1+3*(5 - colombian mark)/2

Furthermore, they have a very different teaching style. The professor is more like a teacher and most classes only have about 10-30 students attending it. The marks are gathered by submitting homework, doing projects, holding presentations and writing tests. I pretty much had to do at least one thing every week that would be graded.


I took two computer science courses at the UNAL with 4 credits each and one spanish course at the "oficina de lenguas" near to the entrance of Calle 26. I would recommend anyone with a spanish level of B1 or below to attend the spanish course. Unfortunately there are no courses for C1 and higher. Foreign students from the UNAL get a 50% discount for language courses. I think I payed about 80 Euros in total and got a 2 hour spanish lesson every day for two months. Moreover the teacher was really good.

The other two courses I took were "Optimizacion en Ingenieria con Tecnicas Bio- Inspiradas" (This course was mainly about optimization techniques genetic algorithms, particle swarm optimisation etc. It was very interesting and we got implement a lot ourselves) and "Temas avanzados en ingenieria de software I (Advanced topics in Software Engineering I)".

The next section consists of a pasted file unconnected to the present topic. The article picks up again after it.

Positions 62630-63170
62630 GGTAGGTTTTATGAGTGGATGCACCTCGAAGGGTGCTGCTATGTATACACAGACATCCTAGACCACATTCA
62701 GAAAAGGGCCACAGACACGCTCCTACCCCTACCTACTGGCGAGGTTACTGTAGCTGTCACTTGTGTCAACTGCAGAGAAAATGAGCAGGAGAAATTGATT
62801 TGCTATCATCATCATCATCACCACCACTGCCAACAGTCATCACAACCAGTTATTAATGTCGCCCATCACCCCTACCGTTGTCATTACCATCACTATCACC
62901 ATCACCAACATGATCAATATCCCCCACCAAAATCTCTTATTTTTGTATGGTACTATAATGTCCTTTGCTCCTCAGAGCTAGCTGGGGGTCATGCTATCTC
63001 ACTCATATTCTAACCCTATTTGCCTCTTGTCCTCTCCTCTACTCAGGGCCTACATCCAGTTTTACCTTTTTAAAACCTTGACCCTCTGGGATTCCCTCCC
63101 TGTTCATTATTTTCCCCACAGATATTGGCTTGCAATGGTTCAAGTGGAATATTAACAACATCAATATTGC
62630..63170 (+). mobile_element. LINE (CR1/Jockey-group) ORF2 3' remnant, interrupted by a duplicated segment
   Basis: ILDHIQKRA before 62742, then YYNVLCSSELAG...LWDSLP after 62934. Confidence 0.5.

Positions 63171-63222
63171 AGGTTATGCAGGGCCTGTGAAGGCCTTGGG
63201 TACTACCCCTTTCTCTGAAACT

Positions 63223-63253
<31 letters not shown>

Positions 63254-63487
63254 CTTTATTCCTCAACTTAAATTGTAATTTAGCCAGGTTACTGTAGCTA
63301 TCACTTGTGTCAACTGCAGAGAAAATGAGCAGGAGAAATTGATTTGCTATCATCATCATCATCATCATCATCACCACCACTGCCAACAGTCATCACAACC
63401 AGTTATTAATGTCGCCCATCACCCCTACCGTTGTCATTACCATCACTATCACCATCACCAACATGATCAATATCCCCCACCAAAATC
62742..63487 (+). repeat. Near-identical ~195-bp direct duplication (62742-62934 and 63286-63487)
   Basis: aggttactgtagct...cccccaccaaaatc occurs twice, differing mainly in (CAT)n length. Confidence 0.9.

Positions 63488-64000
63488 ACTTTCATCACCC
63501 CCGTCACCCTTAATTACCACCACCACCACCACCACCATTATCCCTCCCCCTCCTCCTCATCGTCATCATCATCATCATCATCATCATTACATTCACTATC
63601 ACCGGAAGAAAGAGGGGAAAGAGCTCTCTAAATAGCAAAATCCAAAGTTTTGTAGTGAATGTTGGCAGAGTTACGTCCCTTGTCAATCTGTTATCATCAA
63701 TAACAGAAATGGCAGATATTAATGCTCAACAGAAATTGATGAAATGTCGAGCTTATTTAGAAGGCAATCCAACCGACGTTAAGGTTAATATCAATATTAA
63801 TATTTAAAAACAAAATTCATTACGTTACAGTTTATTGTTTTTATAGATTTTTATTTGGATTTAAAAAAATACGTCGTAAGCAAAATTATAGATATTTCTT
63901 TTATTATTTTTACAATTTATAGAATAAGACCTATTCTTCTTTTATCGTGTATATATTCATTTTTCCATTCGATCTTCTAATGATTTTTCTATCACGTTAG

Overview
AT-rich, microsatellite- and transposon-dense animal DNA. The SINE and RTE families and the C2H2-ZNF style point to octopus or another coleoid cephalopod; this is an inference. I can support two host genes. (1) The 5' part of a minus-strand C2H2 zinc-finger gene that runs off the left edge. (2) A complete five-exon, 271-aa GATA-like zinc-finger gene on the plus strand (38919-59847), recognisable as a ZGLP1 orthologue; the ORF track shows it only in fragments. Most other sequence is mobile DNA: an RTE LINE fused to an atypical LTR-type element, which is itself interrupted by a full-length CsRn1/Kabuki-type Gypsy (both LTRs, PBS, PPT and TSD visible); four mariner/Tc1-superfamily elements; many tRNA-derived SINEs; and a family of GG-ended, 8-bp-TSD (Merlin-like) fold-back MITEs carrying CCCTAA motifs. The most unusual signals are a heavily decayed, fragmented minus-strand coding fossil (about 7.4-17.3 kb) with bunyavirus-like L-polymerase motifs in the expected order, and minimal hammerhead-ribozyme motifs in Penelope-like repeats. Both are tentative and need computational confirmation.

In both courses I had to attend the class for four hours and work for about eight more hours per week on homework assignments and projects. The two professors (Professora Maria Alejandra Guzman Pardo and Professor Jairo Hernan Aponte Melo) were very friendly and made quite an effort to make it easier for me to follow their courses. In the beginning I was even allowed to do my presentations completely in English.

Practical information

Here you can find all the courses currently available in the master of "Ingenieria de sistemas y computacion" which is computer science. The semesters start at a different time than ours. The wintersemester starts in August and lasts until December. The summersemester starts in February and ends in June. However, you should not rely on the scheduled times because quite often there will be strikes or protests that will prolong the semester. For example my semester started in August and there were several strikes from workers at the UNAL that added up to about 3 weeks. There also were several protests that added up to one or two weeks. So I ended up staying in Bogota until the mid of January, although the semester was scheduled to end in the beginning of December.